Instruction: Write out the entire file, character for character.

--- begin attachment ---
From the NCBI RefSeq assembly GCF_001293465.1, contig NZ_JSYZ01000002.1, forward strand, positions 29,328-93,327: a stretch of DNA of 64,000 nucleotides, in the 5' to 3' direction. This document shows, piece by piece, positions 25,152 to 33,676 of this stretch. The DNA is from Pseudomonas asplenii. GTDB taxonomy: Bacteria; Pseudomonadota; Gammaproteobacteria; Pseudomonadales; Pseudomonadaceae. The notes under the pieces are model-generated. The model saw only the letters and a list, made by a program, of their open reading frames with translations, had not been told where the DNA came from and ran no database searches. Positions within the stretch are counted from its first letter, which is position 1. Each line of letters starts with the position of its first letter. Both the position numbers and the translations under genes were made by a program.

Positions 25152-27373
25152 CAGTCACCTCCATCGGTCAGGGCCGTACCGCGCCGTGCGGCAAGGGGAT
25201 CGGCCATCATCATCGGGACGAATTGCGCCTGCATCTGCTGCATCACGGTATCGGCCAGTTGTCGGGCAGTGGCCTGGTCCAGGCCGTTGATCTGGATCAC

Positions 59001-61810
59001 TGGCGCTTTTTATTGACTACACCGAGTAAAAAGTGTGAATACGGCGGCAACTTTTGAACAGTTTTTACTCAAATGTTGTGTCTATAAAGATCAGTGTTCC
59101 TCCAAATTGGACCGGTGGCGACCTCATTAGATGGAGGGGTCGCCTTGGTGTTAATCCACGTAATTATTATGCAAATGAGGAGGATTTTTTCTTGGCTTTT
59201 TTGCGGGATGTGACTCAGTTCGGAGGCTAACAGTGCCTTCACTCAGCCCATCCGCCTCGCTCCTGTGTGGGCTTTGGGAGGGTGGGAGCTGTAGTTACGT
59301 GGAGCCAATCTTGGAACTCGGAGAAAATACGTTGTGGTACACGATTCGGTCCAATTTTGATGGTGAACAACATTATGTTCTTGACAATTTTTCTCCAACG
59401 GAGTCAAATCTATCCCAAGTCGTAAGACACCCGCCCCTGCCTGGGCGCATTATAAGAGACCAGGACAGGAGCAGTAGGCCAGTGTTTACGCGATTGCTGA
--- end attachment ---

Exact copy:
From the NCBI RefSeq assembly GCF_001293465.1, contig NZ_JSYZ01000002.1, forward strand, positions 29,328-93,327: a stretch of DNA of 64,000 nucleotides, in the 5' to 3' direction. This document shows, piece by piece, positions 25,152 to 33,676 of this stretch. The DNA is from Pseudomonas asplenii. GTDB taxonomy: Bacteria; Pseudomonadota; Gammaproteobacteria; Pseudomonadales; Pseudomonadaceae. The notes under the pieces are model-generated. The model saw only the letters and a list, made by a program, of their open reading frames with translations, had not been told where the DNA came from and ran no database searches. Positions within the stretch are counted from its first letter, which is position 1. Each line of letters starts with the position of its first letter. Both the position numbers and the translations under genes were made by a program.

Positions 25152-27373
25152 CAGTCACCTCCATCGGTCAGGGCCGTACCGCGCCGTGCGGCAAGGGGAT
25201 CGGCCATCATCATCGGGACGAATTGCGCCTGCATCTGCTGCATCACGGTATCGGCCAGTTGTCGGGCAGTGGCCTGGTCCAGGCCGTTGATCTGGATCAC

Positions 59001-61810
59001 TGGCGCTTTTTATTGACTACACCGAGTAAAAAGTGTGAATACGGCGGCAACTTTTGAACAGTTTTTACTCAAATGTTGTGTCTATAAAGATCAGTGTTCC
59101 TCCAAATTGGACCGGTGGCGACCTCATTAGATGGAGGGGTCGCCTTGGTGTTAATCCACGTAATTATTATGCAAATGAGGAGGATTTTTTCTTGGCTTTT
59201 TTGCGGGATGTGACTCAGTTCGGAGGCTAACAGTGCCTTCACTCAGCCCATCCGCCTCGCTCCTGTGTGGGCTTTGGGAGGGTGGGAGCTGTAGTTACGT
59301 GGAGCCAATCTTGGAACTCGGAGAAAATACGTTGTGGTACACGATTCGGTCCAATTTTGATGGTGAACAACATTATGTTCTTGACAATTTTTCTCCAACG
59401 GAGTCAAATCTATCCCAAGTCGTAAGACACCCGCCCCTGCCTGGGCGCATTATAAGAGACCAGGACAGGAGCAGTAGGCCAGTGTTTACGCGATTGCTGA